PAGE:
Southern Pine Inspection Bureau


Since 1915, SPIB has provided grading rules, training, production surveys, and other services to ensure product integrity and build a sustainable future for the industry.

Make things easier by using our product locator

The SPIB mark represents quality assurance and reflects our commitment to lead the industry in exacting standards, thorough training, and innovative application of advanced technologies to ensure the integrity of softwood lumber products.

Use our product locator as a tool to find the quality products you are looking for at the nearest place to you.

Email Sign Up

Want to keep in touch?

Stay up to date with SPIB training classes and more by signing up to our email list.

SPIB eLearning Go to Courses

The Solution for Lumber Grader Training

SPIB eLearningIf you want to learn to grade dimension lumber, or if you just want to become more knowledgeable of the grading rules, the defects and characteristics of lumber, the terminology and theory of dimension lumber grading then this course is for you.

Our Blog See More →

Lumber Grade-Marking History: 1915

Date Published 11/16/2018

About the History of Lumber Grade Marking SPIB has been in the process of archiving some of its historical documents.  In that process, we discovered a rare and treasured story about the history of grade marking southern pine. It begins in 1883 and leads us up to 1940 when SPIB was created. W.D. Durland prepared Continue reading..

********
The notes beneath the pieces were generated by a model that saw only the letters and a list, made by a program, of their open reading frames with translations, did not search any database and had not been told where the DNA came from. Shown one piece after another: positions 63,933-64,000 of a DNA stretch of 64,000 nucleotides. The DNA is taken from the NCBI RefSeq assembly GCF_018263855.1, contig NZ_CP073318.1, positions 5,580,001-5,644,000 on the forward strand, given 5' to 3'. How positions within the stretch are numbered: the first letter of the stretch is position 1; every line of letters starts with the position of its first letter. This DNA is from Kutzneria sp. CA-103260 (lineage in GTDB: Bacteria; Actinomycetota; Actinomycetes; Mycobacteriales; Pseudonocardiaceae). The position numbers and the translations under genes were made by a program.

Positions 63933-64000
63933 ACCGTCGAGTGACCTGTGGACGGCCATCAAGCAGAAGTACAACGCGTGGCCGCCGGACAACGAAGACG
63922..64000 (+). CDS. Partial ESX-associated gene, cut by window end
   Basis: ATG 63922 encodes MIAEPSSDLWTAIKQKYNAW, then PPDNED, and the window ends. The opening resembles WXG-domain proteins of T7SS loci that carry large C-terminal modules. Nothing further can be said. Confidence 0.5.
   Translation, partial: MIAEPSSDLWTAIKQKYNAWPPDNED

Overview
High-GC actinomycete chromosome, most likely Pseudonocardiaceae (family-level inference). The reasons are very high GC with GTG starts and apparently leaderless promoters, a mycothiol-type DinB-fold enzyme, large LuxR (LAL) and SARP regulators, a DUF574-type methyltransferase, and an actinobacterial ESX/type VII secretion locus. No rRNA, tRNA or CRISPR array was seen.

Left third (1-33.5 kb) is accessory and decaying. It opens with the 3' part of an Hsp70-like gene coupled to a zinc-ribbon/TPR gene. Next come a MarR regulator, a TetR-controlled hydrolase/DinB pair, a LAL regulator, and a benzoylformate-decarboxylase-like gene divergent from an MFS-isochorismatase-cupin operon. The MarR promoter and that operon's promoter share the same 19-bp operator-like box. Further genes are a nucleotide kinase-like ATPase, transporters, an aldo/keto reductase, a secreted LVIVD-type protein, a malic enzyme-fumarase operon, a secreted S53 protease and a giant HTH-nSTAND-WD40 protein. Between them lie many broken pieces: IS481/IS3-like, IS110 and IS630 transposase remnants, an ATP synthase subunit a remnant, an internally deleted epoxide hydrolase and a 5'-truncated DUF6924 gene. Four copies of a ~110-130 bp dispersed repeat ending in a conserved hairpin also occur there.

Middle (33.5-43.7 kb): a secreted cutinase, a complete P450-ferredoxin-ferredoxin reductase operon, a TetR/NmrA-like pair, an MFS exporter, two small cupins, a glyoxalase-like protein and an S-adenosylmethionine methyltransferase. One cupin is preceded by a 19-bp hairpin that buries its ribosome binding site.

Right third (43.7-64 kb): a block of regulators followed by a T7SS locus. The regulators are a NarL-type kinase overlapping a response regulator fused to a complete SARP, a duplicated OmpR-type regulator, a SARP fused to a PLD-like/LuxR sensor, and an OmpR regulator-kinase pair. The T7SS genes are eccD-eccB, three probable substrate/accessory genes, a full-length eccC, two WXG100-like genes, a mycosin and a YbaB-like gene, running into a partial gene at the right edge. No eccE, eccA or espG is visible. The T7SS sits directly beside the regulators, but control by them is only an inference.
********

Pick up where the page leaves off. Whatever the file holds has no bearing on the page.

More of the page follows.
All Pine Trees Aren’t the Same: It May be One of Several Species

Date Published 02/16/2018

The term,” yellow pine”, can refer to several pine species or groups of species which tend to grow in similar forest types and yield similar strong wood. In the Western US, yellow pine refers to Jeffrey pine or Ponderosa pine. In the United Kingdom, yellow pine refers to Eastern white pine or Scots pine. In Continue reading..


Your Rules Writing Agency for Southern Pine

Date Published 09/20/2017

How was SPIB formed? The Southern Pine Association was formed in 1915 to provide a common set of grading standards for the industry. Prior to the formation of the SPA, each regional pine association published their own grading rules using different grades and sizes. With the advent of World War I, the Department of Commerce Continue reading..